This version, assuming its truth, aggravates the personal rudeness of the speech. But her marginal notes on the passage are : “ Boswell appealing to Baretti for a testimony of the truth is comical enough! I never addressed him (Johnson) so familiarly in my life. I never did eat any supper, and there were no larks to eat.”

“ Upon mentioning this story to my friend Mr. Wilkes,” adds Boswell, “ he pleasantly matched it with the following sentimental anecdote. He was invited by a young man of fashion at Paris to sup with him and a lady who had been for some time his mistress, but with whom he was going to part. He said to Mr. Wilkes that he really felt very much for her, she was in

such distress, and that he meant to make her a present of 200 louis d’ors. Mr. Wilkes observed the behavior of Mademoiselle, who sighed indeed very piteously, and assumed every pathetic air of grief, but ate no less than three French pigeons, which are as large as English partridges, besides other things. Mr. Wilkes whispered the gentleman, “ We often say in England, “ Excessive sorrow is exceeding dry,” but I never heard “ Excessive sorrow is exceeding hungry.” Perhaps one hundred will do. The gentleman took the hint.” Mrs. Piozzi's marginal ebullition is : “ Very like my hearty supper of larks, who never eat supper at all, nor was ever a hot dish seen on the table after dinner at Streatham Park.”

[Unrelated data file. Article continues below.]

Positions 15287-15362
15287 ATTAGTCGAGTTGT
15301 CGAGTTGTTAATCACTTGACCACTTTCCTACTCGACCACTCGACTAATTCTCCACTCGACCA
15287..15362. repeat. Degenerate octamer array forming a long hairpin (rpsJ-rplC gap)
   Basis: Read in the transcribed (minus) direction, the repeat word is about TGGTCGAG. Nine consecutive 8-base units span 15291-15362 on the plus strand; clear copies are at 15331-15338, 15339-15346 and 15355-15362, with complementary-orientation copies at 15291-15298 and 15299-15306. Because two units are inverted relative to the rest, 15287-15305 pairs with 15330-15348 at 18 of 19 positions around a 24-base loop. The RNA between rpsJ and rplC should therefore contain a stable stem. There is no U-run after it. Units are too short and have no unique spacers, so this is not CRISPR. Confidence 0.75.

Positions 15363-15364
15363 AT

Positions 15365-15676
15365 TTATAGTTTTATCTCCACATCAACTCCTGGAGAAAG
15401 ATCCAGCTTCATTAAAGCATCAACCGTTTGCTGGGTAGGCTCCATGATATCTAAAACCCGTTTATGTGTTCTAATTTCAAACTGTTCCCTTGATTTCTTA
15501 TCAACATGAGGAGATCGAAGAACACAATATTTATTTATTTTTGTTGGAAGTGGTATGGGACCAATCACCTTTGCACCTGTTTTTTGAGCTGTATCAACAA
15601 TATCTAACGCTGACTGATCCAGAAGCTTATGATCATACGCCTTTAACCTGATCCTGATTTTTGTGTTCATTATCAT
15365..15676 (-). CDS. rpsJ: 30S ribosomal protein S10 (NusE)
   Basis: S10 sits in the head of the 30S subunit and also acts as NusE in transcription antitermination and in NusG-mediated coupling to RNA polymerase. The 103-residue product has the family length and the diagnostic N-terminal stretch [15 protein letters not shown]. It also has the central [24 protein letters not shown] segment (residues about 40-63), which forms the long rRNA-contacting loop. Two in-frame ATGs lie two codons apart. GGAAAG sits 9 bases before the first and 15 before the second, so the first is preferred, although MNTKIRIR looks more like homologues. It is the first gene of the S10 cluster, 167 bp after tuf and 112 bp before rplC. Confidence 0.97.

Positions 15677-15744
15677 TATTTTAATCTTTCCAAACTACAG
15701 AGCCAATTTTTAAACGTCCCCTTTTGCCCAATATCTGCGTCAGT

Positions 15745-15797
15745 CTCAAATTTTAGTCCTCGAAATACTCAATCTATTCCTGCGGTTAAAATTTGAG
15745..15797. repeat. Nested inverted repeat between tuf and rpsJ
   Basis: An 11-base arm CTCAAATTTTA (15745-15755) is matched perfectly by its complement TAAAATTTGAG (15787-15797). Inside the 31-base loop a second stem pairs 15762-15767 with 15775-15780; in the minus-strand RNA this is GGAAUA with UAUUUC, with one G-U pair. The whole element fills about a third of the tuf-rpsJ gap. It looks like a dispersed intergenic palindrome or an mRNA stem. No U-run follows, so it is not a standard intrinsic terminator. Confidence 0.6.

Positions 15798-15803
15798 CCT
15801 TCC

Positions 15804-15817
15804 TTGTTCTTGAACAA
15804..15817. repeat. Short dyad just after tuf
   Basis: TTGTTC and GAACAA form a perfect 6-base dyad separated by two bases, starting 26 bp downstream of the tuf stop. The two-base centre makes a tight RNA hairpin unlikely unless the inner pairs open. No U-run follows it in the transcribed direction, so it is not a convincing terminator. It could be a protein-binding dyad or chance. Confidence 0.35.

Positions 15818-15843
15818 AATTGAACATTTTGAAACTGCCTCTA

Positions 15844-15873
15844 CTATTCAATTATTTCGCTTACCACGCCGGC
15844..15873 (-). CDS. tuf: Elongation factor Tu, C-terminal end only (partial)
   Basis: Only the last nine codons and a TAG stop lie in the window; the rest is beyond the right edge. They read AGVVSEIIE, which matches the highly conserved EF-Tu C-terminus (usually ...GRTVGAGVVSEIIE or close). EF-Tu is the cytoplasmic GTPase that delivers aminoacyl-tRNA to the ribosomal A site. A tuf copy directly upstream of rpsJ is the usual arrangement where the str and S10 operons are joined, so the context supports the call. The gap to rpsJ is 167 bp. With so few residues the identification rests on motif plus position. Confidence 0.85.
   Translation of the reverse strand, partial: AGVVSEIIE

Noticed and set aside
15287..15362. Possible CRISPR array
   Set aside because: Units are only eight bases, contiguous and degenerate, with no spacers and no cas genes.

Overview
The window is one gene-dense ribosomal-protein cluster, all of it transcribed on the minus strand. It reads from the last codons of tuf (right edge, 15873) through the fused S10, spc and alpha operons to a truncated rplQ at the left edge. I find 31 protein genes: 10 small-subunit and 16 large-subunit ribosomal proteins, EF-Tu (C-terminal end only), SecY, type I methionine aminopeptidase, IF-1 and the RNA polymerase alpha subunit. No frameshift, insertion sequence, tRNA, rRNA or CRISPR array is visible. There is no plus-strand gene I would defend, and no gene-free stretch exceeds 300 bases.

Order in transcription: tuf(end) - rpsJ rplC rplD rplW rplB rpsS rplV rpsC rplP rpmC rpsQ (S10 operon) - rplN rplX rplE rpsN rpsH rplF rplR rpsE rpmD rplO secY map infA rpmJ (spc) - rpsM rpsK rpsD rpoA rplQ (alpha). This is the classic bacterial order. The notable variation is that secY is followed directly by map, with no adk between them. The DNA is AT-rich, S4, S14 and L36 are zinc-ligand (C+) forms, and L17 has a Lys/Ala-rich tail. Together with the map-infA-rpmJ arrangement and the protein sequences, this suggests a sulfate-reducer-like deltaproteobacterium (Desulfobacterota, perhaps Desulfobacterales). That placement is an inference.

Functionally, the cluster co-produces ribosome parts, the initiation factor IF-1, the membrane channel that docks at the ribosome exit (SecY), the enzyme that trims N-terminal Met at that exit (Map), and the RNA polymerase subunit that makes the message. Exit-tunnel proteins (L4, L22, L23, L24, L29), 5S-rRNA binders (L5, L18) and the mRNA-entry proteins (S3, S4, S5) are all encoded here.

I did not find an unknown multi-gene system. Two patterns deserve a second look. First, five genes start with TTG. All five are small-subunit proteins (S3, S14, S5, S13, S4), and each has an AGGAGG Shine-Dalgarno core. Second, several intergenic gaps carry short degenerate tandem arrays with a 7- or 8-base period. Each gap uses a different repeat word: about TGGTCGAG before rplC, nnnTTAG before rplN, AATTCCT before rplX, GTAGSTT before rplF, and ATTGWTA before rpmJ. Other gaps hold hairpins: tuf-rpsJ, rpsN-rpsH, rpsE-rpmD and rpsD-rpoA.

Two instances of inaccuracy, announced as particularly worthy of notice, are supplied by “ an eminent critic,” understood to be Malone, who begins by stating, “I have often been in his (Johnson's) company, and never once heard him say a severe thing to any one ; and many others can attest the same.” Malone had lived very little with Johnson, and to appreciate his evidence, we should know what he and Boswell would agree to call a severe thing. Once, on Johnson's observing that they had "good talk” on the “ preceding evening,” “Yes, Sir," replied Boswell, “you tossed and gored several persons.” Do tossing and goring come within the definition of severity ? In another place he says, “I have seen even Mrs. Thrale stunned ;” and Miss Reynolds relates that “One day at her own table he spoke so very roughly to her, that every one present was surprised that she could bear it so placidly ; and on the ladies withdrawing, I expressed great astonishment that Dr. Johnson should spaak so harshly to her, but to this she said no more than, “O, dear, good man.”

One of the two instances of Mrs. Piozzi's inaccuracy is as follows: “ He once bade a very celebrated lady (Hannah More) who praised him with too much zeal perhaps, or perhaps too strong an emphasis (which always offended him) consider what her flattery was worth before she choked him with it.”

Now, exclaims Mr. Malone, let the genuine anecdote be contrasted with this :

“ The person thus represented as being harshly treated, though